Vigdor, Jacob, & Ludwig, Jens
Segregation and the Test Score Gap
Consider the role of school and neighborhood segregation in explaining trends in the Black-white schooling gap.
Journal Name or Institutional Affiliation:
Steady Gains and Stalled Progress
- The best available evidence suggests that a 10% increase in the Black share of a school's student body would reduce achievement test scores for Black students by between 0.025 and around 0.08 standard deviations, and reduce test scores for Whites by perhaps one-quarter to two-fifths as much.
- Evidence from the Moving to Opportunity Housing Project (MTO) shows that the Black-White test score gaps stopped closing during a period when neighborhood racial segregation steadily declined, and neighborhood economic segregation rose at most slightly before declining.
- Overall, the literature on school segregation and the Black-White test score gap, though clearly not unanimous, provides more substantial support than the complementary literature on the impact of neighborhood-level segregation on comparable outcomes. By several estimates, the impact of segregation is modest.
- The downward trend in residential segregation in the 1990s was not matched by a commensurate downward trend in school segregation.
- Although schools remain more integrated than the communities they serve, school segregation is clearly converging toward the degree of neighborhood segregation. Moreover, the reduction in the rate of school segregation occurred at roughly the same time that the Black-White test score gap stalled. The circumstantial case linking school segregation to the test score gap is compelling.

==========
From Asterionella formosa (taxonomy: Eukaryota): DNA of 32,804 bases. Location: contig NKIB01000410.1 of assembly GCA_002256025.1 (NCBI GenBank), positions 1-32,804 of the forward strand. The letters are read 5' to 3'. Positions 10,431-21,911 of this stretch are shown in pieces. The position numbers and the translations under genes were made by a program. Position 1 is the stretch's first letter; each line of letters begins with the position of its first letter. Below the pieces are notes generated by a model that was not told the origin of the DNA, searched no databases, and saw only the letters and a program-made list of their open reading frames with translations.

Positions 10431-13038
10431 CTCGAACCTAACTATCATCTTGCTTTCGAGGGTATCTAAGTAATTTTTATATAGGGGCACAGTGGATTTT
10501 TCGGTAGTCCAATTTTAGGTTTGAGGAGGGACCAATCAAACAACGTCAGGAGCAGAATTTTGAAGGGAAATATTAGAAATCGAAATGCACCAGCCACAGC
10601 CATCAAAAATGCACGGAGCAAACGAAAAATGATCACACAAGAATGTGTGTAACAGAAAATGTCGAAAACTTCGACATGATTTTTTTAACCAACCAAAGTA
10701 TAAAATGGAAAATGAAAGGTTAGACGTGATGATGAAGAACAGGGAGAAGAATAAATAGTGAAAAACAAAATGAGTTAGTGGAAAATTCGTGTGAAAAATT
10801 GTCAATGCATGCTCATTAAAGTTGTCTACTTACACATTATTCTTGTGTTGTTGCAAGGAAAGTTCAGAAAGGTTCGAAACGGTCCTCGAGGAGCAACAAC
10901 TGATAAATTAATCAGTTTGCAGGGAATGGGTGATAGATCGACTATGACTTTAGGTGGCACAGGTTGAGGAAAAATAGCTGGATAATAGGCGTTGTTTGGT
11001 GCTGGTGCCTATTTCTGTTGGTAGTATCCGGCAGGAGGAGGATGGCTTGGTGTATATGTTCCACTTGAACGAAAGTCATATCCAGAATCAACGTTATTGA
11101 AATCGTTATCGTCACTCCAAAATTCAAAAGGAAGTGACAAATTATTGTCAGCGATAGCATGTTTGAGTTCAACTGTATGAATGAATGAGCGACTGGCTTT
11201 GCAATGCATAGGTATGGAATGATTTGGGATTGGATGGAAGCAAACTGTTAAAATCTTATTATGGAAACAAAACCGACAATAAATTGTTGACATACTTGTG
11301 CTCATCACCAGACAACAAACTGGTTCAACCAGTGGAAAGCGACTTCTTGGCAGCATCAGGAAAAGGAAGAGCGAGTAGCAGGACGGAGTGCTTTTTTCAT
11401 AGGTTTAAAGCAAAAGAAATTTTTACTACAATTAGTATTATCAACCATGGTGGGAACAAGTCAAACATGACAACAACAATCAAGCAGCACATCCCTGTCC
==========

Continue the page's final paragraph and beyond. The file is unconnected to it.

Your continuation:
Achievement Gap, Composition, Neighborhood, Residential Segregation, Segregation
Method of Analysis:
Unit of Analysis:
- Author's compilation from information of the US Department of Education, MTO project, etc.
- Author utilizes previous studies by Coleman (1996), Card & Rothstein (2006), Hanushek, Kain & Rivkin (2004), Hoxby (2000), Vigdor & Nechyba (2007), Cooley (2006), among many others.
- The article first discusses the advantages and disadvantages of different ways of measuring segregation of schools. Concludes that the dissimilarity index is most useful for analyzing variation in the effort required to achieve perfect integration in school districts or states and for assessing the potential for racial disparities in school-level conditions within a school district.